Sunday, September 11, 2011

Talk about Stanton Street Shul in Lisbon, Portugal

We are thrilled to be able to share news about this project with our colleagues in the field of conservation at the 16 Triennial conference of the ICOM (International Council of Museums, Committee for Conservation), which will be held in Lisbon, Portual, the week of September 19th. Here is a link for more information about the conference:

We will be sure to share any information we may glean from colleagues there.

Monday, February 21, 2011

Rear facade stained glass window discovered!

Work has been progressing bit by bit with the stained glass windows this winter, and we had a pleasant surprise when we removed the rusted steel plate covering the window on the rear (north) facade, above the ark. Ken and David Follett of Quality Restoration Works carefully removed the plate and revealed that most if not all of the window glass and leading is still there. We had assumed that we'd find only bits and pieces, but it looks like the window could very well be completely reconstructed from what is there.

The design of the window appears to be faithfully replicated on the roundel painting on the interior of the sanctuary, consisting of Hebrew text on a background of variously colored abstract shapes. The text reads "In memory of the soul of Rov Yichiel Michel son of Pinchas Roth, of blessed memory." If anyone has any memories or photos of this window or the family it commemorates, please let us know!!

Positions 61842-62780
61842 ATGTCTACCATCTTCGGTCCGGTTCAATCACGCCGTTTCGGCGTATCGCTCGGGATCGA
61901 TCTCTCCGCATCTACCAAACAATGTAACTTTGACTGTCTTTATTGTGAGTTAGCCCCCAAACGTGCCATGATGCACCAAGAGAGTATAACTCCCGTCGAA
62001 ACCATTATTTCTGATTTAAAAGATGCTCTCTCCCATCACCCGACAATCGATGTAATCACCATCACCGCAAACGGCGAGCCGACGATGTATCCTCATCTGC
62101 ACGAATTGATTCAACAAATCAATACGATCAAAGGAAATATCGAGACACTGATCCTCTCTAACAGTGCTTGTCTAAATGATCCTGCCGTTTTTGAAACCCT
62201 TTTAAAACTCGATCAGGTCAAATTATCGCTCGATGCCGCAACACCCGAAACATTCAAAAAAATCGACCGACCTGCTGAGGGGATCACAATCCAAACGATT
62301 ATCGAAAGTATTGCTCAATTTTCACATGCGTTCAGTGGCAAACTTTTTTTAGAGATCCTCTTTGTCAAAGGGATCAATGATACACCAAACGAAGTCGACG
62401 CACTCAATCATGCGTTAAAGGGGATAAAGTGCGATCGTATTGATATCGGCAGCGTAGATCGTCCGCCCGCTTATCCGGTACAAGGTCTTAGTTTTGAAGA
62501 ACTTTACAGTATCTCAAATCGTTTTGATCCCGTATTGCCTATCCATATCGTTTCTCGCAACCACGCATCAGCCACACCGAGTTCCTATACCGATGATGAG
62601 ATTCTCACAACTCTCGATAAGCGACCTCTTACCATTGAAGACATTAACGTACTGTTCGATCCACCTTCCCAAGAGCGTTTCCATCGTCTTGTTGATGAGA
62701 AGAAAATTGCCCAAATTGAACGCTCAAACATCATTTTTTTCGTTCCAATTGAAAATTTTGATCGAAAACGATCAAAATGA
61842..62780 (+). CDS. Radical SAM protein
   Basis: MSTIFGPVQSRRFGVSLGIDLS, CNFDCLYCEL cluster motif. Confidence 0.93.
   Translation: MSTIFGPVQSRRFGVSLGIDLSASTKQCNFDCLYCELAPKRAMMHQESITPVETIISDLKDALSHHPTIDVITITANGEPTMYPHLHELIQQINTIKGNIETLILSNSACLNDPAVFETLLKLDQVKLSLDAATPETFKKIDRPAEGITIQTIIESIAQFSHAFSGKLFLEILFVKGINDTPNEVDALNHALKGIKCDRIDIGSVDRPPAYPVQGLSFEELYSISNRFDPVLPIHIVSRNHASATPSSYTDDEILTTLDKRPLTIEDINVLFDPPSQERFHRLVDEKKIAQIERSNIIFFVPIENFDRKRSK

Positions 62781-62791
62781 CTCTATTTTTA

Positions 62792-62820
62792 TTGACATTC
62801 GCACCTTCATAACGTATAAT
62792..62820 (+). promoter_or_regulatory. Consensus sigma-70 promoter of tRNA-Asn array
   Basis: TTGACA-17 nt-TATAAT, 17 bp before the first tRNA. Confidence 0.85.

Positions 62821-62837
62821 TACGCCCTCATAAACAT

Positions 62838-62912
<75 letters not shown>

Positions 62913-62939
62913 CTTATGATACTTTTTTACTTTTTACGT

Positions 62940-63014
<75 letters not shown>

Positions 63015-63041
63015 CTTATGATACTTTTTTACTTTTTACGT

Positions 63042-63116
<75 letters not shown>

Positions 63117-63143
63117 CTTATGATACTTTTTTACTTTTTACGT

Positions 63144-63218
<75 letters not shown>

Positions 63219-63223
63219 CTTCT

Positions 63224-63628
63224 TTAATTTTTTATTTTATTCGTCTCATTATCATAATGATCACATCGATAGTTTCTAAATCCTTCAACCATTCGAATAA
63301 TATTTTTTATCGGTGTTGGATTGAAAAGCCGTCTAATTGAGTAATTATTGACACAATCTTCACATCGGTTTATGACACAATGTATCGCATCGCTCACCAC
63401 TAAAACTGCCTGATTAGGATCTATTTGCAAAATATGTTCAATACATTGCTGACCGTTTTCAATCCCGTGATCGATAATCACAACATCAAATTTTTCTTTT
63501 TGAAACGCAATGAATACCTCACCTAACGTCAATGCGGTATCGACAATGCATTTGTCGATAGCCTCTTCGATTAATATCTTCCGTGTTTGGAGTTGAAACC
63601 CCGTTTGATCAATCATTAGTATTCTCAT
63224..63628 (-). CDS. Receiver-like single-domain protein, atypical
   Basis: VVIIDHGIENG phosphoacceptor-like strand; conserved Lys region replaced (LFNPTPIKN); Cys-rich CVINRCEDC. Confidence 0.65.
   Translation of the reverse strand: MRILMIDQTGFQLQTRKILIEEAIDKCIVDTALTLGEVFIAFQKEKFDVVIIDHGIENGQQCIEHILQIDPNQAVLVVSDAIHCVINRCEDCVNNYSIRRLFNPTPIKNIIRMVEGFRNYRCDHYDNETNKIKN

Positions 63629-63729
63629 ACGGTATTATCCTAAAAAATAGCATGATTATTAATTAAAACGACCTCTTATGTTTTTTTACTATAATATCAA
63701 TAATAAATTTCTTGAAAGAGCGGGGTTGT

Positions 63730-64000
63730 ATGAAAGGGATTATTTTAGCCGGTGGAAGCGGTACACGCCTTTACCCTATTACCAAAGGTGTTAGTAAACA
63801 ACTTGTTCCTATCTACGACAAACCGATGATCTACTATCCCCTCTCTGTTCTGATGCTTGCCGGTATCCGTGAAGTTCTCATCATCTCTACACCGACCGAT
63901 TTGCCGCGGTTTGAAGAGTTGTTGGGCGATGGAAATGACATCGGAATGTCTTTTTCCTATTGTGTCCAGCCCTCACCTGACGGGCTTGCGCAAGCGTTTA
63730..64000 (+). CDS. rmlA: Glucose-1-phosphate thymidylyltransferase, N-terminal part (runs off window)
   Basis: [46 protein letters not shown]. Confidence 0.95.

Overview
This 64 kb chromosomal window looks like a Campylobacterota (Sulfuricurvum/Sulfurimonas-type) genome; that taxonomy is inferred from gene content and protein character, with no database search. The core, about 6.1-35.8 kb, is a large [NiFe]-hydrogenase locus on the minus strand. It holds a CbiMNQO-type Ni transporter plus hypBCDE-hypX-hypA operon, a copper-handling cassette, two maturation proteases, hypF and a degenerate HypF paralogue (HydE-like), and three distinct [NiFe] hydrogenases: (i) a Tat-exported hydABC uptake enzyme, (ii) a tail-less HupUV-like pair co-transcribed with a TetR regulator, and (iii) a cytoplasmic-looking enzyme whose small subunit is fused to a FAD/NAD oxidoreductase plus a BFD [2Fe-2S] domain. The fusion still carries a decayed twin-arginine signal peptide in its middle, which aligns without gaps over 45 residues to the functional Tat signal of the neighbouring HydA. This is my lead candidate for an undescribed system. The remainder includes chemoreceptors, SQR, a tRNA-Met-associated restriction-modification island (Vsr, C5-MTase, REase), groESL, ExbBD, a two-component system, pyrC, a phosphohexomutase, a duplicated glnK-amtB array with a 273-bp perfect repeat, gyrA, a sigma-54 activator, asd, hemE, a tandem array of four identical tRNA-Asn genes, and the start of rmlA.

Of course, this leaves us with another fundraising goal! But we have also found excellent contractors to work on these projects, which is sometimes half the battle. Many thanks to Ken and David Follett of Quality Restoration Works, Larry Gordon of Gordon Stained Glass Studios, and Reuben Bechtold of Artistic Renovation LLC for all your work so far!!

Thursday, October 7, 2010

Upcoming lecture event

On November 7th as part of the exciting programming for Yugntruf's Yidish Tog (Yiddish Day) we will be giving a short presentation and tour about the mazelos paintings, their history and their restoration. Please join us for all or part of the day - there will be music, poetry, theater and arts demonstrations all afternoon. The presentation will start at 12:30 and the tour will follow. Hope to see you there!

Fall 2010 Updates

Great news on the fundraising front! We have received a $2500 matching grant from the New York Landmarks Conservancy to enable the production of the necessary documents to get bids from contractors for the masonry work on the walls, which is needed before additional conservation/restoration work can continue on the mazelos paintings. Ron and Amy Iles of Building Integrity Associates will be producing these documents and helping us with the bid process. Now we just need to raise the funds for the actual work - a slightly higher figure!!

We've also received a generous $6000 grant from the Bay and Paul Foundations towards the restoration of the stained glass windows. This October we will be working with Mary Clerkin Higgins, a stained glass conservator and artist, to replace missing glass in the lower front window and start some stabilization of the upper window glass. We're also going to be installing a better cover over the upper window, and replacing the rusted iron cover on the window on the rear facade.

Many many thanks to Susan Mathisen of SAM Fundraising for her excellent work on these grant applications!

Sunday, February 28, 2010